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10 things you should know about connectivity in Africa

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Internet in Africa

A range of studies show that the prevalence of internet access has a direct and significant impact on a nation’s economic growth. In the United States and throughout western Europe and Asia, for example, widespread and affordable internet access have propelled a new generation of entrepreneurs into unimaginable wealth. Areas that were once cut off from the world have been reimagined in the digital age, and easy access to globalized business has helped make these places flourish. In Kuala Lumpur, for example, the internet economy is expected to hit a valuation of $35 billion USD by 2025, while in the United States the internet economy has grown seven times faster than any other economy in the nation.

The online economy represents any business or service that relies on the internet to function. Whether it be technology companies, financial or education services, or even small consumer goods businesses that run entirely online, there is no question to whether the internet has had a powerful impact on the world around us. Today, an estimated 4.6 billion people actively use the internet. Access to affordable, high speed internet can not only provide life-saving resources to people in developing nations, but it can connect them to better education and business opportunities that will eventually grow their local economy.

In sub-Saharan Africa, for example, an estimated $180 billion USD remains untouched as many African nations struggle to offer affordable, high speed connectivity to the masses. Rapid urban growth in these areas shows a demand for technology and internet services, and better access to devices such as smartphones have enabled greater demand for better internet access, as well as improved digital literacy.

3air is focused on providing high-speed connectivity and access to affordable, decentralized banking in developing African nations. Today’s digital economy is experiencing rapid growth in nations with a developed digital infrastructure, while simply connecting Africa to the internet remains a widespread and difficult problem. The goal of 3air is to first address connectivity issues, and then provide a way for those people to quickly integrate with the digital economy through cryptocurrency and decentralized finance. This is a complicated issue with a lot of nuance, so here are ten facts about connectivity and the digital landscape in Africa to better define the goals and challenges that 3air faces:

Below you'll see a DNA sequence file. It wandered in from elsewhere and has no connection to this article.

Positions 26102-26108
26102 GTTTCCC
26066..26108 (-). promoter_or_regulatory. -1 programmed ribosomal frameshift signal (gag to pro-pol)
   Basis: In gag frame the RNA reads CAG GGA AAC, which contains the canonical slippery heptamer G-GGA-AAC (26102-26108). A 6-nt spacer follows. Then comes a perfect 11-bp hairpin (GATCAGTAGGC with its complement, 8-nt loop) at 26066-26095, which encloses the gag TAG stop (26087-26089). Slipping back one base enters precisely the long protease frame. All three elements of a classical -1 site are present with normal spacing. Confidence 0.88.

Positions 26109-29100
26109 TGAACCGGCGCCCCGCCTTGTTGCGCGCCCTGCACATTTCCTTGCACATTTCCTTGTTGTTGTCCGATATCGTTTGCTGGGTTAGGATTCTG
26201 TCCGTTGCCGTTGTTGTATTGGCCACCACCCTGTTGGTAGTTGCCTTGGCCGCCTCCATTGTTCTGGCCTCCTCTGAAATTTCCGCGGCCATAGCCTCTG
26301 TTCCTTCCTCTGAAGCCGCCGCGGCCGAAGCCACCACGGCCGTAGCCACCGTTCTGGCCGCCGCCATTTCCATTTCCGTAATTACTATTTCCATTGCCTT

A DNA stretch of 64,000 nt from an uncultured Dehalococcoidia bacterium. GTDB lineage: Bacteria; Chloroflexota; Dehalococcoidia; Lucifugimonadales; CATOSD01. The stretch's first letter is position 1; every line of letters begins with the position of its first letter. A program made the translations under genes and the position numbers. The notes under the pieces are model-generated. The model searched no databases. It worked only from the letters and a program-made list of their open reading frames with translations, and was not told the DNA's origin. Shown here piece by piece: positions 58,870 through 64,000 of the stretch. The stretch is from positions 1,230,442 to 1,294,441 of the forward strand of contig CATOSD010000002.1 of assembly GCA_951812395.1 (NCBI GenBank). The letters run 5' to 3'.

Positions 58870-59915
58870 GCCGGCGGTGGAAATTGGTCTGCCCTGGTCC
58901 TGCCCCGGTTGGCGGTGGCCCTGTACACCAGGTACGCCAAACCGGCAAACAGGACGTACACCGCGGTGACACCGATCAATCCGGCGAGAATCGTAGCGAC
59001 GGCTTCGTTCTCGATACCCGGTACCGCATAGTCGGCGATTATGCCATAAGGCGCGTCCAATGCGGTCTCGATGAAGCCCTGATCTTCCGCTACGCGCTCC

1. Internet penetration in Africa is at around 43 percent on average, with only a handful of African nations above 50 percent.

In 2000, only around 4.3 million people in Africa were connected to the internet, with the majority of those people living in South Africa. Today, while more than 43 percent of Africa is connected to the internet, connectivity still remains a widespread issue that prevents economic development online.

2. Kenya, Libya and Nigeria have the highest internet penetration rates in Africa, while South Sudan, Eritrea and Western Sahara are among the lowest.

Places like Kenya and Nigeria are experiencing record-breaking urban expansion in major cities such as Nairobi and Lagos. In 2020, Nigeria’s tech industry represented around 15 percent of the country’s total GDP, with major internet companies such as Facebook expanding into the nation in recent years. Meanwhile in Kenya, a blossoming tech industry has been dubbed the name “Silicon Savanna” by global enterprise groups.

3. Urban connectivity is growing throughout Africa, but rural connectivity remains a challenge.

Submarine cables connect the bulk of Africa’s coastal areas from Morocco and Egypt to South Africa and back, but connecting inner African nations remains a challenge according to the World Bank. The development of high speed broadband, fiber cables and satellite internet will enable growth in these areas, though options like satellite internet remain costly. 3air’s high-speed broadband technology will connect rural parts of Africa, regardless of terrain and cable accessibility.

4. The majority of African nations have a connectivity rate that is less than the estimated percentage needed to benefit a nation economically.

The Pew Research Center estimates that countries with approximately 60 percent connectivity experience the most economic growth. In Africa, only a small handful of nations have reached this milestone. Of the six populated continents, Africa remains the least connected by more than 25 percent.